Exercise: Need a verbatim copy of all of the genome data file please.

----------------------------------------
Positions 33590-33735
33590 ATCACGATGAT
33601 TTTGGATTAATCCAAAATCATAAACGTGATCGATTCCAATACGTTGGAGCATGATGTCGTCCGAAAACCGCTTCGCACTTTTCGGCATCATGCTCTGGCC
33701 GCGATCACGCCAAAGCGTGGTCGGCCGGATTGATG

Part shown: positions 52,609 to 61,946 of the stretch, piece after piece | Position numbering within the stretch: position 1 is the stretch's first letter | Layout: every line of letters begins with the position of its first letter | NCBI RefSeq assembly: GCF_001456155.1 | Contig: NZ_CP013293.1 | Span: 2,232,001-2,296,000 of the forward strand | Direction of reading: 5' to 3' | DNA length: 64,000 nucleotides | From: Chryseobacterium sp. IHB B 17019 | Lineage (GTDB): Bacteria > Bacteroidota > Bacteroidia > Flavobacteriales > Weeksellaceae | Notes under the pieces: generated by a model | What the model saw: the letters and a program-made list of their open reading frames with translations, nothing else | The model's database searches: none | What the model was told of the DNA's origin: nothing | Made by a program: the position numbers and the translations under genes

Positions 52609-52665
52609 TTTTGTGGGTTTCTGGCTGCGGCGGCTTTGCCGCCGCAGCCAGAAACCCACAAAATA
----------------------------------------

Positions 33590-33735
33590 ATCACGATGAT
33601 TTTGGATTAATCCAAAATCATAAACGTGATCGATTCCAATACGTTGGAGCATGATGTCGTCCGAAAACCGCTTCGCACTTTTCGGCATCATGCTCTGGCC
33701 GCGATCACGCCAAAGCGTGGTCGGCCGGATTGATG

Part shown: positions 52,609 to 61,946 of the stretch, piece after piece | Position numbering within the stretch: position 1 is the stretch's first letter | Layout: every line of letters begins with the position of its first letter | NCBI RefSeq assembly: GCF_001456155.1 | Contig: NZ_CP013293.1 | Span: 2,232,001-2,296,000 of the forward strand | Direction of reading: 5' to 3' | DNA length: 64,000 nucleotides | From: Chryseobacterium sp. IHB B 17019 | Lineage (GTDB): Bacteria > Bacteroidota > Bacteroidia > Flavobacteriales > Weeksellaceae | Notes under the pieces: generated by a model | What the model saw: the letters and a program-made list of their open reading frames with translations, nothing else | The model's database searches: none | What the model was told of the DNA's origin: nothing | Made by a program: the position numbers and the translations under genes

Positions 52609-52665
52609 TTTTGTGGGTTTCTGGCTGCGGCGGCTTTGCCGCCGCAGCCAGAAACCCACAAAATA